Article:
With this statement that just came out today from LeRoy Rooker, what will be Instructure’s take on this interpretation of FERPA? What will your institution's take be on this interpretation?
Essentially, LeRoy Rooker’s statement is that an institution can allow a student to see other students in a course for which the student is officially registered, but cannot allow a student to see (or be seen by) other students in another (cross-listed) class in the LMS. To me, it sounds like the door remains open for true cross-listed, in-person courses (like a Psychology and Neuroscience course which are really one-in-the-same, but some students register as PSY and others as NEU) since those students meet at the same time in the same physical classroom with each other. But this new interpretation seems to shut down courses where one instructor teaches 4 sections of the same Accounting course and simply wants to cross-list those into one course shell in Canvas for the sake of their own convenience and the students would not normally see each other in the physical classroom since they are 4 separate Accounting classes.
Thoughts? Comments? Alternate interpretations of LeRoy's answer? How will you adapt in Canvas?
Solved! Go to Solution.
"I can think of many reasons why a student in Class A would not want to be identified by students in Class B, but reasons do not matter, .."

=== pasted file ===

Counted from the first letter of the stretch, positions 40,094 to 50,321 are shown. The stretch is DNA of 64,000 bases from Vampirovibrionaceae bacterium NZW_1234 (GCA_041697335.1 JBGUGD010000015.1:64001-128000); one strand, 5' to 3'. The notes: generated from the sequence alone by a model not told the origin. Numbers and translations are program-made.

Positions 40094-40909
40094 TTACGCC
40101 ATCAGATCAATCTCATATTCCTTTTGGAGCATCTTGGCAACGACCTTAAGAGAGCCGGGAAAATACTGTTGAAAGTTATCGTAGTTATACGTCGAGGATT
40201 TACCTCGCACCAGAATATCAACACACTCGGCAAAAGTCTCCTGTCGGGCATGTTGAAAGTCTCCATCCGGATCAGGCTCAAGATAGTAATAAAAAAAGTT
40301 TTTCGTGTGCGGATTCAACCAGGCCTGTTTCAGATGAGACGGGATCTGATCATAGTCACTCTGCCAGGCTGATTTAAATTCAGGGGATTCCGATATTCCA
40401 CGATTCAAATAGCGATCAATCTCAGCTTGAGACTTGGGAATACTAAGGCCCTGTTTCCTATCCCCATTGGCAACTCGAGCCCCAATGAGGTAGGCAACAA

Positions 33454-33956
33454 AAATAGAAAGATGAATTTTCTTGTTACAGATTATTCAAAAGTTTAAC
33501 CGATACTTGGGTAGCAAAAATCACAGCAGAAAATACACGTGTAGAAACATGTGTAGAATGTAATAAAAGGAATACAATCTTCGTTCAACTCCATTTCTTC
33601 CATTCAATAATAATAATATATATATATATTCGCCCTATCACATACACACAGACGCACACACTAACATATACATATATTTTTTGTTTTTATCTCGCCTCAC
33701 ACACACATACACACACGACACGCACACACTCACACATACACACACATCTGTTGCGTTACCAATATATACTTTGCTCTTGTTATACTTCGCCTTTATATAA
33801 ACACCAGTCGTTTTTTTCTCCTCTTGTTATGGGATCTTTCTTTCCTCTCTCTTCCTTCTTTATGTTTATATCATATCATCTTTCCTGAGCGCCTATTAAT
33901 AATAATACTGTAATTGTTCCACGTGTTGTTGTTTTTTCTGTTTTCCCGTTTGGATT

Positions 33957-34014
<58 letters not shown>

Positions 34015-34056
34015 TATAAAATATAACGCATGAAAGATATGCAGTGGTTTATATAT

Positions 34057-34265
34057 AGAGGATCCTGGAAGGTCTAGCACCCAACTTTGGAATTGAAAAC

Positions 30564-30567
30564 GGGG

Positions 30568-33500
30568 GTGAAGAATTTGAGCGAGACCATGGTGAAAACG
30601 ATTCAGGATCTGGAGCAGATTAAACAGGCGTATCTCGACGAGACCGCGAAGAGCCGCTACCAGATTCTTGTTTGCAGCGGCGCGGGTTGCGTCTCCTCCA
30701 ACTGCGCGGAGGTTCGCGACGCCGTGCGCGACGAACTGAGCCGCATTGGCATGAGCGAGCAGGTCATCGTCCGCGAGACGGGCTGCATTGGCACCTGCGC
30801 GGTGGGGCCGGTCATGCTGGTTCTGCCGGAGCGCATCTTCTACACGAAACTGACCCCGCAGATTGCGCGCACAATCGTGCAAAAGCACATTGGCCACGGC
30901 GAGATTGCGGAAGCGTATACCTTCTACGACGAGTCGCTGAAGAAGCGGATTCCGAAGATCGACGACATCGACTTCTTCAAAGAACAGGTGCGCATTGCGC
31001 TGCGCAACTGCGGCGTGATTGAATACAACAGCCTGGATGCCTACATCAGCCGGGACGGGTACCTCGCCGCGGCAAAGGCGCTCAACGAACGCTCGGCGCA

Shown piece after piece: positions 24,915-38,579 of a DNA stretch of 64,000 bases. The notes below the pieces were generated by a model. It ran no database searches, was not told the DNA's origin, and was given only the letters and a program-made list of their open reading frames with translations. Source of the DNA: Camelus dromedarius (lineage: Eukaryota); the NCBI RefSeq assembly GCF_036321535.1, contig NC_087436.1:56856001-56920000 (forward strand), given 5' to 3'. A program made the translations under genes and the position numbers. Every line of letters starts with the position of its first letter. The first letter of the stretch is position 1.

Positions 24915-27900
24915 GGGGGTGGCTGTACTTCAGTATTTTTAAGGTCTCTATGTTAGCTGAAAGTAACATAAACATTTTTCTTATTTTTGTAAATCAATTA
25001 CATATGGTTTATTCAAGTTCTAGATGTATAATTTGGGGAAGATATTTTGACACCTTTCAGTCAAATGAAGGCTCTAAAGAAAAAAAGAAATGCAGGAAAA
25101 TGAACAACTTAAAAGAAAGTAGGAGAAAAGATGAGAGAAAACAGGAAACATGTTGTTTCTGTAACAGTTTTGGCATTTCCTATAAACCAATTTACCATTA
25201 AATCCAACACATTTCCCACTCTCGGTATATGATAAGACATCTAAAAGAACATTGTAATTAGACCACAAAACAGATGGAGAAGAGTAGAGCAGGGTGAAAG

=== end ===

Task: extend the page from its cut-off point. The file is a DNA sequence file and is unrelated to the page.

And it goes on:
Kelly, out of curiosity, might you be able to give some reasons?
In a physical classroom, a student in class A can be identified by any other student in Class A, and this doesn't seem to be a problem. Also, a student in Class B can walk by the Class A classroom and see who is in it. In fact, anyone can walk by a classroom and see who is in it. (Will schools need to cover all classroom windows?)
Yes, reasons do not matter, but if there is not solid logic behind the reason, maybe the rule should be challenged.
(I am probably the only one who does not understand this, so I look forward to some explanations. I anticipate being sorry that I asked.)
I am in agreement with this comment. There is simply little logic behind these interpretations. FERPA does trump convenience, but let's apply FERPA logically. Any student in a course on campus could be identified as being in that course by someone simply seeing them in a classroom. Our student email systems within the whole college allows any student to message any other student. There is nothing isolating about students being in separate courses.